Commonwealth Bank has unveiled a cash net profit after tax of $3.89 billion for the first half of its 2021 financial year as it faced the economic impacts of the COVID-19 pandemic and stepped up its support for customers affected by the crisis.

The result – covering the six months to 31 December 2020 – was struck against an economic backdrop characterised by historically low interest rates as well as the ongoing uncertainty associated with COVID-19, which ultimately led to the first national recession in almost 30 years.  

CBA reported a statutory net profit after tax of $4.88 billion, 21 per cent lower than the prior comparative period. Nearly two thirds of this was due to lower one-off gains on disposals and about a third was due to a decrease in cash profits from continuing operations, down 10.8 per cent to $3.9 billion. When the impact of COVID-19 and remediation costs are excluded, cash profit was broadly flat.

A highlight of the half year financial result was the strong business performance that delivered record volumes over the period. Over the past six months, home lending balances have grown at 1.5 times system, while business lending grew at approximately three times system over the year. In addition, new business transaction account openings grew 50 per cent in comparison to the prior comparative period.

Further, both household and business deposits increased. Over the past six months, household deposits have grown by $23 billion, 1.1 times system, while business deposits have grown by $13 billion, 1.7 times system. The bank is now 75 per cent deposit funded after seeing a further increase in the flow of deposits since the start of the pandemic.

The consequences of COVID-19 have also seen the bank raise its total provisions to cover for potential future write-downs to $6.8 billion, giving it room to handle a range of various economic scenarios. 

The bank’s financial strength is further reflected in its level of capital with strong organic capital generation together with the divestment program proceeds, taking the Common Equity Tier 1 (CET1) capital ratio to 12.6 per cent. That was 90 basis points higher than 12 months ago and more than 200 basis points above APRA’s 10.5 per cent ‘unquestionably strong’ benchmark. As such, the bank remains one of the best capitalised large banks in the world on an internationally harmonised basis.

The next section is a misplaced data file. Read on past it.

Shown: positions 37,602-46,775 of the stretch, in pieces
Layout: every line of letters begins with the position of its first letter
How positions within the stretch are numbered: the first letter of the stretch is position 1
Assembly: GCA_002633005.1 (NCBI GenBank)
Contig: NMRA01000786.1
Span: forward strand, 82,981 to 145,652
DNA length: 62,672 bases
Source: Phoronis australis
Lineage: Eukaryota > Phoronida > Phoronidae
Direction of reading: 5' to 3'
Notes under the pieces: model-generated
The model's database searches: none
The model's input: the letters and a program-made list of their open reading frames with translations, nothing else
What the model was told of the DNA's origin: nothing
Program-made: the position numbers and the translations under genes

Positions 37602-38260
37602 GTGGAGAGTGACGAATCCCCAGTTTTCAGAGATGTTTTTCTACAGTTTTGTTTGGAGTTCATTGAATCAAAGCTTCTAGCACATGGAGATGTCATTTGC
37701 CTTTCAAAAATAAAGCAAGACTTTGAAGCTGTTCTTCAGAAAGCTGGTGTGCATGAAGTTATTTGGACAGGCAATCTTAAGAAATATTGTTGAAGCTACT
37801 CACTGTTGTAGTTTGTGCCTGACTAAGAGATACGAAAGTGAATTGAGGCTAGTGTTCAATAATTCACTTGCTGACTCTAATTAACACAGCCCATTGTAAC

The strong business performance combined with significant capital surplus allowed Commonwealth Bank to deliver an interim dividend of $1.50 per share – a 67 per cent payout ratio – and fully neutralise its Dividend Reinvestment Plan.

This dividend payout ratio is slightly below the bank’s target dividend payout range, but is reflective of a period of economic uncertainty, and is in accordance with the latest APRA industry guidance released in December.

Commonwealth Bank’s Chief Executive Officer, Matt Comyn, said the bank’s strong financial performance amidst the current economic environment means it is uniquely placed to respond to the rapidly changing operating context while continuing to support its customers.

“We have refreshed our strategic priorities to build on our strong foundations and position us for the future. This is an evolutionary change to enable the bank to focus on the new challenges and opportunities ahead. We have set an ambitious agenda and are committed to building tomorrow’s bank today for our customers,” Mr Comyn said.

Looking ahead, Mr Comyn said the bank was committed to supporting its customers and helping the economy recover.

“Australia is relatively well positioned having started from a position of fiscal and economic strength. We have a solid pipeline of infrastructure projects, the outlook for mining and agriculture exports is strong, and the community has benefitted from the Government’s significant income support measures,” he said.

While the outlook was positive, Mr Comyn sounded a note of caution, stating the coming months may present economic challenges as the government’s stimulus measures start to roll off.

 “We continue to monitor our lending portfolios closely for any signs of stress. The low interest environment will continue to put pressure on our revenue which is why we remain focused on performance, operational execution and capital allocation.”

Mr Comyn added that CBA was well-placed for the challenges ahead, stating: “The strength of our balance sheet and capital position enables us to support customers and help lead the country through recovery.”